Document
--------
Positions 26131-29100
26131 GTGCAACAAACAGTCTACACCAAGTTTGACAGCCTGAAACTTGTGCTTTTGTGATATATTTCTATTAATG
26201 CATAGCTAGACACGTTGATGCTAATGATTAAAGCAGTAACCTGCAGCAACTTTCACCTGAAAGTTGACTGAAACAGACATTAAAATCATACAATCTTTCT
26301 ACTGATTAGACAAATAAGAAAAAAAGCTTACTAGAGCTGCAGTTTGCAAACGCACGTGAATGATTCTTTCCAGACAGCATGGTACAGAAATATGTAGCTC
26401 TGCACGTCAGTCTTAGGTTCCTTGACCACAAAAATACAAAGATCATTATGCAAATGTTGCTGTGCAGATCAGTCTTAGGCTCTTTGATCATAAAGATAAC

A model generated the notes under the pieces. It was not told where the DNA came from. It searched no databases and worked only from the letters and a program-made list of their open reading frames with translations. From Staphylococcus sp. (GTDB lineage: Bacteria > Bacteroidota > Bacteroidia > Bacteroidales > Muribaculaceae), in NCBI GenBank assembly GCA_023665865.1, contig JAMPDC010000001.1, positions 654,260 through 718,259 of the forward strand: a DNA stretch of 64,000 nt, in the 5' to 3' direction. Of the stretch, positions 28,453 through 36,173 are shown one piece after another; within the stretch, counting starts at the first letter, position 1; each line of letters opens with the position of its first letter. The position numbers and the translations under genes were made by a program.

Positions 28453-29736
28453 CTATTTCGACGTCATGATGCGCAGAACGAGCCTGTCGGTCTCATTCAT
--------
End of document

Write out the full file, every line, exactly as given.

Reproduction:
Positions 26131-29100
26131 GTGCAACAAACAGTCTACACCAAGTTTGACAGCCTGAAACTTGTGCTTTTGTGATATATTTCTATTAATG
26201 CATAGCTAGACACGTTGATGCTAATGATTAAAGCAGTAACCTGCAGCAACTTTCACCTGAAAGTTGACTGAAACAGACATTAAAATCATACAATCTTTCT
26301 ACTGATTAGACAAATAAGAAAAAAAGCTTACTAGAGCTGCAGTTTGCAAACGCACGTGAATGATTCTTTCCAGACAGCATGGTACAGAAATATGTAGCTC
26401 TGCACGTCAGTCTTAGGTTCCTTGACCACAAAAATACAAAGATCATTATGCAAATGTTGCTGTGCAGATCAGTCTTAGGCTCTTTGATCATAAAGATAAC

A model generated the notes under the pieces. It was not told where the DNA came from. It searched no databases and worked only from the letters and a program-made list of their open reading frames with translations. From Staphylococcus sp. (GTDB lineage: Bacteria > Bacteroidota > Bacteroidia > Bacteroidales > Muribaculaceae), in NCBI GenBank assembly GCA_023665865.1, contig JAMPDC010000001.1, positions 654,260 through 718,259 of the forward strand: a DNA stretch of 64,000 nt, in the 5' to 3' direction. Of the stretch, positions 28,453 through 36,173 are shown one piece after another; within the stretch, counting starts at the first letter, position 1; each line of letters opens with the position of its first letter. The position numbers and the translations under genes were made by a program.

Positions 28453-29736
28453 CTATTTCGACGTCATGATGCGCAGAACGAGCCTGTCGGTCTCATTCAT